The 2015 C-SPAN StudentCam documentary competition is on!

  • Nov 03, 2014


For some time now we’ve been telling you about the C-SPAN StudentCam short documentary competition—a great opportunity for civic-minded students (grades 6-12) to influence the national conversation and vie for cash prizes. Participating schools and teacher advisers are eligible for cash prizes as well.

The competition invites middle and high-school students to create 5 to 7-minute film on an issue of sociopolitical importance.

This year’s theme:

“The Three Branches and You”
Tell a story that demonstrates how a policy, law or action by either the Executive, Legislative, or Judicial branch has affected you or your community.

Cash prizes totaling $100,000 will be awarded to 150 winning student filmmakers and 53 teacher advisers. The submission deadline for all videos is January 20, 2015.

Let’s face it, the two things every student has these days are 1) a video camera, and 2) an opinion. Make this a year your students will never forget by showing them the doors that can open when they use those things constructively.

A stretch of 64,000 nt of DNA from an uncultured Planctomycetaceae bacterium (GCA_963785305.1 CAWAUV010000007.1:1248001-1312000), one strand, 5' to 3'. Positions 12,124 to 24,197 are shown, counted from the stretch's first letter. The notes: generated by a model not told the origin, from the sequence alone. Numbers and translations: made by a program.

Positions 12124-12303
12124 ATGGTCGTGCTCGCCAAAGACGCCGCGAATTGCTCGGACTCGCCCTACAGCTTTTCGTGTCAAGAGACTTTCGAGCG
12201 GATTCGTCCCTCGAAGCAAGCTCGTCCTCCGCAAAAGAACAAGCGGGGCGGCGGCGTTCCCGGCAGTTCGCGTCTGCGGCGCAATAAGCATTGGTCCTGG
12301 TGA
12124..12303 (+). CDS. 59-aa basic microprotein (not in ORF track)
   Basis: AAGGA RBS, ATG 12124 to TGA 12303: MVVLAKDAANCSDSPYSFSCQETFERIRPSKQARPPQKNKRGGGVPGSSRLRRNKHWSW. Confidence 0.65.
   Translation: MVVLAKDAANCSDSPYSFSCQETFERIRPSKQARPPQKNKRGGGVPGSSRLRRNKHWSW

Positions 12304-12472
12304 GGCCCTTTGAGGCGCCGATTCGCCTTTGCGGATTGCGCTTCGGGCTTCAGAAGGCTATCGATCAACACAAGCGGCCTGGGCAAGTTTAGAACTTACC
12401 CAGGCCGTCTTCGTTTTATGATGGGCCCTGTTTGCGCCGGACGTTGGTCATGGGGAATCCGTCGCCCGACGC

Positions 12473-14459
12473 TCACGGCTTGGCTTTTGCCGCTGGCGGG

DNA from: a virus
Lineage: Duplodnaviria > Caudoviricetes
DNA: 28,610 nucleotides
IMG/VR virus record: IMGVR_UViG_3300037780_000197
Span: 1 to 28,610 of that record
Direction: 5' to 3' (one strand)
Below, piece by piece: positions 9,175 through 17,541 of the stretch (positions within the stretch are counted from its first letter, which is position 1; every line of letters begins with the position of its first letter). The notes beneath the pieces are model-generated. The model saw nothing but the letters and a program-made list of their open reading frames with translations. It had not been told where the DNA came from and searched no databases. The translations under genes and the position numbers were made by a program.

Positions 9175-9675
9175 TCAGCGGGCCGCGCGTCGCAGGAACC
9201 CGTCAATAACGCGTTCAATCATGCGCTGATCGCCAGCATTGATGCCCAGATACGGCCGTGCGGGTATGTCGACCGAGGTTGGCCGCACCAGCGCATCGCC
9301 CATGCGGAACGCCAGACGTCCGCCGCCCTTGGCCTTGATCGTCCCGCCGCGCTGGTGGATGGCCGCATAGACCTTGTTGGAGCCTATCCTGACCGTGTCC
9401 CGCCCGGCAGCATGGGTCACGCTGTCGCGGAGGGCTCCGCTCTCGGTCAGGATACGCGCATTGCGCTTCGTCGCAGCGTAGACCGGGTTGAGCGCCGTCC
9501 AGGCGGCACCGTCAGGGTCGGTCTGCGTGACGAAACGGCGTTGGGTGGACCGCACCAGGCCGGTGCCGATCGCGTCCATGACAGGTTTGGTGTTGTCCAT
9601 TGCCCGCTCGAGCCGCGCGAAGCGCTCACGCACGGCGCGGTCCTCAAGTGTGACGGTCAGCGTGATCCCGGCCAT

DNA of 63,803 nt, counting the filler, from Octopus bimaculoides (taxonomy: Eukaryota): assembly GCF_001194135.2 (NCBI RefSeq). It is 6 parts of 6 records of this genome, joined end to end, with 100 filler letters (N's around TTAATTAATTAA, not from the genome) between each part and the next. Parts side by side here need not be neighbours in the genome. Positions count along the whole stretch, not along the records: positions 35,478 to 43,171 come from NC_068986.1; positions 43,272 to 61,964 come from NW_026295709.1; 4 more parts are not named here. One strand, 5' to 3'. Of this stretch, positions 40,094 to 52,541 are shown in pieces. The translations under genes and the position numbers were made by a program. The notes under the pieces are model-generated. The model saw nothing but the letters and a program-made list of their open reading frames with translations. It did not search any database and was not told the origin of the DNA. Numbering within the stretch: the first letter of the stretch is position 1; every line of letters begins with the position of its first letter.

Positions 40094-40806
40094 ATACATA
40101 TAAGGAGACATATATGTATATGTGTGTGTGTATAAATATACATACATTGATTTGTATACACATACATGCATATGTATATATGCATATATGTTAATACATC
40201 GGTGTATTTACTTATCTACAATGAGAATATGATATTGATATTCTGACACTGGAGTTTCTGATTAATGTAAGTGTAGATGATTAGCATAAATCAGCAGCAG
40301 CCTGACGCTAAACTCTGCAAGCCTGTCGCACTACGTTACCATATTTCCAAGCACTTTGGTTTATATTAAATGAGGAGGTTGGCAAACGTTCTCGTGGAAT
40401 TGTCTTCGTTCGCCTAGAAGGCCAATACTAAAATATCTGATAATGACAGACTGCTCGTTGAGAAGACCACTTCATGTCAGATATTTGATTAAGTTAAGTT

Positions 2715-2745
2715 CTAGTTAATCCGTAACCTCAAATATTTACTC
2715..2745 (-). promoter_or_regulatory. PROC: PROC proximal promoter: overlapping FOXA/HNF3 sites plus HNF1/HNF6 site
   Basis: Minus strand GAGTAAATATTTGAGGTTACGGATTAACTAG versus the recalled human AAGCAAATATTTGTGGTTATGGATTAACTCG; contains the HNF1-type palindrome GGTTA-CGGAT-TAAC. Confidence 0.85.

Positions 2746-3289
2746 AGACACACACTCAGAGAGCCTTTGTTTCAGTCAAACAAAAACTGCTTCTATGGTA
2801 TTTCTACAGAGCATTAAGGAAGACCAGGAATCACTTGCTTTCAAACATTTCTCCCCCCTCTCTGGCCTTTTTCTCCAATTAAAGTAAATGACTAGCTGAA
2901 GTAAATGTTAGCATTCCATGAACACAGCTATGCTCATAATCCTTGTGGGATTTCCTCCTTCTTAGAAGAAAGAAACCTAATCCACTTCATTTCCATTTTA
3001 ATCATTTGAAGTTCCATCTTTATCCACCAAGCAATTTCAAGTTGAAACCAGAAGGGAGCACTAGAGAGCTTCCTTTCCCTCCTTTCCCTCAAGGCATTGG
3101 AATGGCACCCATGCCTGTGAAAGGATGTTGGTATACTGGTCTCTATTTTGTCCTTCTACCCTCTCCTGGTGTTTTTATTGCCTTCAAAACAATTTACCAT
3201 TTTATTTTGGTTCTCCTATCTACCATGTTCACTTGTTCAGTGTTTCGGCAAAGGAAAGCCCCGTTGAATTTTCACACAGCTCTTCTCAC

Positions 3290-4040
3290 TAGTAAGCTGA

Listen to what this participating teacher adviser had to say:

“All of my StudentCam participants walk a little taller, (and) they exude a poise and self-confidence that the other eighth graders (who did not participate), don’t.”  —Karen Rehder, Farragut Middle School, Knoxville, TN

And this, from a proud mom:

“This is the sort of thing that he’ll remember his whole life, of course, and it’s life-changing. You can be sure that you’ve had a formidable impact on this young man, in part because of the honor of the award, but in larger part because he experienced what it’s like to make a difference in something important.”  —Sharon Webb, Mother of 2010 StudentCam winner Matthew Shimura, Honolulu, HI

For more information, visit C-SPAN StudentCam.

And if you need more inspiration, check out 2012′s First Prize-winning film from Leo Pfeifer, a then 8th-grader from Seattle, Washington (below).

To receive more information about opportunities like this, be sure to bookmark this site and follow DIRECTV Goes to School on Twitter.

—Stephen Vincent D’Emidio